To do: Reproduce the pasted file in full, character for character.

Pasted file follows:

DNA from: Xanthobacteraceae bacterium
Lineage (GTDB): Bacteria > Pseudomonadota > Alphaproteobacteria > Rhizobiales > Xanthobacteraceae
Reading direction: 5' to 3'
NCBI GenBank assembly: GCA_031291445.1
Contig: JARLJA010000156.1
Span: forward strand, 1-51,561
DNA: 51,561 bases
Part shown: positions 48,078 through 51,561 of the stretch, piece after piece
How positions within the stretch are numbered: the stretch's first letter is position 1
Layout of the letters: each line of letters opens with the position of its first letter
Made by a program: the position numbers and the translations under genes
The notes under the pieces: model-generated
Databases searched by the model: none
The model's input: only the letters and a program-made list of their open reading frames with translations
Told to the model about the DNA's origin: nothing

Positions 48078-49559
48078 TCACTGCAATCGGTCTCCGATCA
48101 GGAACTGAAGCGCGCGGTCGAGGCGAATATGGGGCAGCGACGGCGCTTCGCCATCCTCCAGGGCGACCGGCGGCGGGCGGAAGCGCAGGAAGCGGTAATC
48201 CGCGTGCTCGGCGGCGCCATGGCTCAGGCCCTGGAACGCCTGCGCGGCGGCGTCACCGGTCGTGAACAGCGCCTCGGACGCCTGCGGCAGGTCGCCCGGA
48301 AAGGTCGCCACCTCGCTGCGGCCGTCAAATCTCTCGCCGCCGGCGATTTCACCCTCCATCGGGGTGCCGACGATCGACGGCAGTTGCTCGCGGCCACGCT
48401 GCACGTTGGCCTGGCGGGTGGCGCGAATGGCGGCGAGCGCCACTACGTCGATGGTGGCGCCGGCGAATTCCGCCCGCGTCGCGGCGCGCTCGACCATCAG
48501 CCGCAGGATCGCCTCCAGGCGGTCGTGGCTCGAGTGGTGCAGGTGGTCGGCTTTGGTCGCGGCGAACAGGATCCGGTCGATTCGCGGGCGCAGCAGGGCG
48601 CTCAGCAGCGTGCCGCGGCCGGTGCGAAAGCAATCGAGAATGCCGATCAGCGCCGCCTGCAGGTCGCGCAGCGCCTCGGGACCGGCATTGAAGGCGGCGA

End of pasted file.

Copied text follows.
DNA from: Xanthobacteraceae bacterium
Lineage (GTDB): Bacteria > Pseudomonadota > Alphaproteobacteria > Rhizobiales > Xanthobacteraceae
Reading direction: 5' to 3'
NCBI GenBank assembly: GCA_031291445.1
Contig: JARLJA010000156.1
Span: forward strand, 1-51,561
DNA: 51,561 bases
Part shown: positions 48,078 through 51,561 of the stretch, piece after piece
How positions within the stretch are numbered: the stretch's first letter is position 1
Layout of the letters: each line of letters opens with the position of its first letter
Made by a program: the position numbers and the translations under genes
The notes under the pieces: model-generated
Databases searched by the model: none
The model's input: only the letters and a program-made list of their open reading frames with translations
Told to the model about the DNA's origin: nothing

Positions 48078-49559
48078 TCACTGCAATCGGTCTCCGATCA
48101 GGAACTGAAGCGCGCGGTCGAGGCGAATATGGGGCAGCGACGGCGCTTCGCCATCCTCCAGGGCGACCGGCGGCGGGCGGAAGCGCAGGAAGCGGTAATC
48201 CGCGTGCTCGGCGGCGCCATGGCTCAGGCCCTGGAACGCCTGCGCGGCGGCGTCACCGGTCGTGAACAGCGCCTCGGACGCCTGCGGCAGGTCGCCCGGA
48301 AAGGTCGCCACCTCGCTGCGGCCGTCAAATCTCTCGCCGCCGGCGATTTCACCCTCCATCGGGGTGCCGACGATCGACGGCAGTTGCTCGCGGCCACGCT
48401 GCACGTTGGCCTGGCGGGTGGCGCGAATGGCGGCGAGCGCCACTACGTCGATGGTGGCGCCGGCGAATTCCGCCCGCGTCGCGGCGCGCTCGACCATCAG
48501 CCGCAGGATCGCCTCCAGGCGGTCGTGGCTCGAGTGGTGCAGGTGGTCGGCTTTGGTCGCGGCGAACAGGATCCGGTCGATTCGCGGGCGCAGCAGGGCG
48601 CTCAGCAGCGTGCCGCGGCCGGTGCGAAAGCAATCGAGAATGCCGATCAGCGCCGCCTGCAGGTCGCGCAGCGCCTCGGGACCGGCATTGAAGGCGGCGA